Projecting the New Bogeyman

This month a new film was released in the US entitled Iranium, which is a combination of name of the country Iran with uranium. In the past Hollywood had made a number of movies such as Not Without My Daughter, filmed in 1991 in Neve Ilan, Israel and more recently the more nuanced movie 300 which tried to demonstrate the notion that Iran (Persia) has been at war with the “peaceful” and “free-loving” West for the past 2500 years. That movie too was the work of conservative and neocons projecting current problem in the Middle East onto the past in the guise of a graphic-novel. What makes Iranium different from the above mentioned Hollywood films is that it claims to be a powerful report or a documentary on Iran on what has been happening for the past 30 years and its nuclear program. Indeed this film is as serious and report-worthy as the movie Star Wars is on the state of our galaxy. Still facts and fiction have been cemented together for one aim and that is the bombing of Iran, so that it becomes prosperous, free and democratic like Iraq and Afghanistan of today.

Nowadays a new boogieman has entered the American public life and that is Islam, and even those who are born in the Middle East. However, what makes the movie Iranium different from those mentioned above is that it has a clear message and intention and it is paid for by certain interested entities for a very clear reason. The movie emphasizes the hate that supposedly Iran has for the US and the international community and the danger of the destruction of the world (more precisely, Israel). The movie suggests that the US has not done anything to contain Iran, a sign of its weakness. This is of course in clear ignorance of the fact that Iran has been surrounded by US forces in Iraq, Republic of Azerbaijan, Afghanistan, Pakistan and a host of Persian Gulf Arab States and that it has been under heavy sanctions for decades. The film suggests that from the Iranian hostage crisis to Obama’s administration, the US has been soft against Iran in the past 30 odd years.

Iran is blamed for every bombing in Africa and the Middle East. From the bombings in Beirut in 1983 to the bombings in Kenya and Tanzania in 1998 to Yemen in 2000, to even the 9/11, there are innuendos that Iran was involved in some way. The movie suggests Iran is behind every mischief that is taking place in the world in the past 30 years. Some of these allegations are documented and some are unclear, but many more is so far from the truth that one wonders why people with big titles and representatives of the US or other countries would make such claims that “Iran gave support to hijackers” of the 9/11 bombings. This claim is as accurate as stating that Darth Vader from outer space helped the hijackers in their aim.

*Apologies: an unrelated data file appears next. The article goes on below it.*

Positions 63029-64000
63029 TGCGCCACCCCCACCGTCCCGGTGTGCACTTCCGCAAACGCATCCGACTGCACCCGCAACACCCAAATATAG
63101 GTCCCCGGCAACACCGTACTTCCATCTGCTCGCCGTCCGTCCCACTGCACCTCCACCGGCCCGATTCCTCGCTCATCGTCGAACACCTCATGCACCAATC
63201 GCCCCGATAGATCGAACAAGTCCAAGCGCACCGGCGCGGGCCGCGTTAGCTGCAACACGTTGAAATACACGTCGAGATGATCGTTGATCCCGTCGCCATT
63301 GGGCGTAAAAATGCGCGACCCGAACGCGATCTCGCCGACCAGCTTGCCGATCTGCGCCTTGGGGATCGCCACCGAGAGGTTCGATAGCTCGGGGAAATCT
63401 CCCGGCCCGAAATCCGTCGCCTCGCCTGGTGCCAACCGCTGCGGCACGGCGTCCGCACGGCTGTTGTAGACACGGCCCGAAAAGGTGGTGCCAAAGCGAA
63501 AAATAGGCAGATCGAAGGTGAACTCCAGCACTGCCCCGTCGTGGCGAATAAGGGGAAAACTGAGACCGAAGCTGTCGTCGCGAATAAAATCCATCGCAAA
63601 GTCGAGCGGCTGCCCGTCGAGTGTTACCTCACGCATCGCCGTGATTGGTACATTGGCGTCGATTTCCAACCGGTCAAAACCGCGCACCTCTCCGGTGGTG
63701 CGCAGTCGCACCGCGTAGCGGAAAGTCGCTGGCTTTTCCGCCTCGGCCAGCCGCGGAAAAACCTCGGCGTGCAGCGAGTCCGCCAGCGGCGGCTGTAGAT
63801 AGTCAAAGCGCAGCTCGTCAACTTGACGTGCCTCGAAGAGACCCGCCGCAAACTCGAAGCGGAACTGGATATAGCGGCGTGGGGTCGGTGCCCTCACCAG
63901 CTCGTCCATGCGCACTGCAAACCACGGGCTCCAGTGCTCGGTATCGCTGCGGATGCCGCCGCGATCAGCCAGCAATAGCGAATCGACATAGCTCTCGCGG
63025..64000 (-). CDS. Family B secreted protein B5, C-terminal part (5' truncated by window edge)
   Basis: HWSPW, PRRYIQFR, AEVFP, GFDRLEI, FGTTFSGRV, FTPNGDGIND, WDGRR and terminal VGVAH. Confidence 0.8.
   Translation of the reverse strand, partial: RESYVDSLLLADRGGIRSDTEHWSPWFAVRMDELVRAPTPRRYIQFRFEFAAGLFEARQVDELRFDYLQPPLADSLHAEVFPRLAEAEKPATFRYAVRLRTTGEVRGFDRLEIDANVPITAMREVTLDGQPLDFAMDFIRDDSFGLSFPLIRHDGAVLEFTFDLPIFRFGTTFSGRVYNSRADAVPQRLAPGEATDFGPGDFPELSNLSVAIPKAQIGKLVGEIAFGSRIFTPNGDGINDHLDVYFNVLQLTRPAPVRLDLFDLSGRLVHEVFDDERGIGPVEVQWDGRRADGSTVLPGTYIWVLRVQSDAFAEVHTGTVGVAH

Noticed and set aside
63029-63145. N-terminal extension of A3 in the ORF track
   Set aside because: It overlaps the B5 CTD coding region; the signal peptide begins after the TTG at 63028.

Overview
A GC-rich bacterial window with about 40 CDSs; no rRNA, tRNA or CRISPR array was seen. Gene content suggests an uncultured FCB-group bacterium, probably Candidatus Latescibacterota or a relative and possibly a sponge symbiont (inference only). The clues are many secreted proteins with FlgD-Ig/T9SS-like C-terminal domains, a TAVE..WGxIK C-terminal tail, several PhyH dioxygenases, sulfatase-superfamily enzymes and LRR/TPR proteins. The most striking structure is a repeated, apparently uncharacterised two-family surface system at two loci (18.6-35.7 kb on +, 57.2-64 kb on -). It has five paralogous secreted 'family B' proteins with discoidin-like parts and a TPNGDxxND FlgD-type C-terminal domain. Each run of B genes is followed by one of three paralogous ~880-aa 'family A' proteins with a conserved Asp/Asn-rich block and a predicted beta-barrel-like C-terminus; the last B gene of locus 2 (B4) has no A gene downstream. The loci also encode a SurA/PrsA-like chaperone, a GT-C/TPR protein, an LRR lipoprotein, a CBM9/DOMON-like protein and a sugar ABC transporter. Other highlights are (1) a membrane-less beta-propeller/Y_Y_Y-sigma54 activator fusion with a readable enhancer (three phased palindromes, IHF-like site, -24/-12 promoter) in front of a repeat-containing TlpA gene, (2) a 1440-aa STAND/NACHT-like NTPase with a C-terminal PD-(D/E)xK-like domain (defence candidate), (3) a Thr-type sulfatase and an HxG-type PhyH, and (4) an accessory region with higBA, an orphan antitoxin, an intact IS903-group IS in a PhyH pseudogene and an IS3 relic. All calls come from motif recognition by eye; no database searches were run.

“Experts” from many news programs are prodded and the most trusted and accurate of them all, Fox News takes the majority of these showings in the film. But the first 40 minutes of the film is just a setup for what those behind the film really want to tell and that is Iran’s nuclear threat to the US, Israel and the world. The maps and diagrams show Iran’s capability through it proxies reaching Spain, Sweden, UK and Russia, or more directly their ability to load a dirty bomb or through missile attack on a cargo ship hitting such places as “Washington DC, Baltimore and New York.” Again, it is suggested that it is possible that Iran could launch an electromagnetic bomb in the atmosphere above the US which according to the film, in a year will kill 9 out of 10 Americans!